“We leave at about 8 or 9 in the morning and we’re back by about 6 p.m.,” said Waddington. “We make stops in the Chilliwack Valley along the way, looking at spawning salmon and waterfalls and picking some blueberries. We’ll pull out some binoculars and look at bears in adjacent meadows.

“We’re not hiking in snow now, though it was late to leave the trail this year. Even in July, we were cutting steps in the snow.”

Waddington said the mountain is getting quite a reputation for the amazing views it offers beginning-to-intermediate hikers.

“There are very few places in the world where you get a 2,000-metre vertical from the surrounding area. Other mountains are higher elevation — but so is their surrounding area.

“On Cheam, you’re looking at the ocean in one direction and glaciers in the other. It’s beautiful. There’s also no place on the trail, where if you slipped you would fall. No place where a trip would be fatal.”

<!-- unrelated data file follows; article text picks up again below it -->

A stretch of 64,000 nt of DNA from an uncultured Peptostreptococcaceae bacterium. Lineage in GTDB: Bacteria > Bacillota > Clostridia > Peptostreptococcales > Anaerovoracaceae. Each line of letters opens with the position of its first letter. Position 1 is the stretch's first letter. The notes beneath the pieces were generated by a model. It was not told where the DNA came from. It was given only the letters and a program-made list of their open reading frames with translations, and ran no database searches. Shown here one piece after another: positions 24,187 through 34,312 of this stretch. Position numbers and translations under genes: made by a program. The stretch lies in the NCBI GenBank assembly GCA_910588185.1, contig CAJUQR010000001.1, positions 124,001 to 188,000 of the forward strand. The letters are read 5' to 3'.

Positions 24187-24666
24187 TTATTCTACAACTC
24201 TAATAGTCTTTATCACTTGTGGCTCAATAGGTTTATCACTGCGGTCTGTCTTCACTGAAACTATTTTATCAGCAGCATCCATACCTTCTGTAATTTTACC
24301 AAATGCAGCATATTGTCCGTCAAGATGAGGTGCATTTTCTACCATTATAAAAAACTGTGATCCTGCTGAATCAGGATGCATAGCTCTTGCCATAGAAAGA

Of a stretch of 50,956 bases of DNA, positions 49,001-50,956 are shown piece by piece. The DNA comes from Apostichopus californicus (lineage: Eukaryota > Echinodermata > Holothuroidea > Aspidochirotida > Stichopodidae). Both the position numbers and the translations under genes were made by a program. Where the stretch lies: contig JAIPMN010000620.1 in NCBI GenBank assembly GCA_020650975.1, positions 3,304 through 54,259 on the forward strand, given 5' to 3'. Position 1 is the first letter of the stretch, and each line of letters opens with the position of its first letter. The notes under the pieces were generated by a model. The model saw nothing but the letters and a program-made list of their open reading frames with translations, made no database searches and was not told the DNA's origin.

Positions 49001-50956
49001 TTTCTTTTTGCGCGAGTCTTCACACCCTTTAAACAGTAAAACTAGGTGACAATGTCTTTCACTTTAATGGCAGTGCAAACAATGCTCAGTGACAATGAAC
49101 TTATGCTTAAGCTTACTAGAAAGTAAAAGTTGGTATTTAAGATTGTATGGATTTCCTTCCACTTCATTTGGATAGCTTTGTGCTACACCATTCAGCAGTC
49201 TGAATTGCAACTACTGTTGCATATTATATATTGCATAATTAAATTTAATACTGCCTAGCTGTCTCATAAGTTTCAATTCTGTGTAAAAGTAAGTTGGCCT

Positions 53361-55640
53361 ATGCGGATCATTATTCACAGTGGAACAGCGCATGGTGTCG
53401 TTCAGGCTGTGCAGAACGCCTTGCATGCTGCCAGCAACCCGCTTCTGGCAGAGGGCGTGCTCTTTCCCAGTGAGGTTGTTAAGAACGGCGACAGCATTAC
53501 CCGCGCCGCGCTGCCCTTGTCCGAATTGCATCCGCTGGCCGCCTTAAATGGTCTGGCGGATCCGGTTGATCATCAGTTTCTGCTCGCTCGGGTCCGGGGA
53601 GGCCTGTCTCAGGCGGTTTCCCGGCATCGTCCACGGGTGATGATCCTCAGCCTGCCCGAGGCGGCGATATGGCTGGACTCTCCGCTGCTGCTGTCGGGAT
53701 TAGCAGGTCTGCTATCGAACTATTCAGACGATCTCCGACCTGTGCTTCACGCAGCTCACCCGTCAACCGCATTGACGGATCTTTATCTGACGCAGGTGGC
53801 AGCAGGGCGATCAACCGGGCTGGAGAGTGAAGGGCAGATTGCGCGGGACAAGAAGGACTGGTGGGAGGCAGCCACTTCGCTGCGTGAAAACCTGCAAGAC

Though straying from the trail could be dangerous, near the peak.

“We certainly see lots of kids up there,” said Waddington.

“Last year, we took a guy up there who was 91 years old and he made it to the top. He was an avid hiker — and Swiss, so that counts for something.”

Just Posted

Cpl. Scott MacLeod and Police Service Dog Jago. Jago was killed in the line of duty on Thursday, June 17. (RCMP)
Abbotsford police, RCMP grieve 4-year-old service dog killed in line of duty

Jago killed by armed suspect during ‘high-risk’ incident in Alberta

Kalyn Head, seen here on June 4, 2021, will be running 100 kilometres for her “birthday marathon” fundraiser on July 23. (Jenna Hauck/ Chilliwack Progress)
Woman’s 100-km birthday marathon from Chilliwack to Abbotsford will benefit Special Olympics B.C.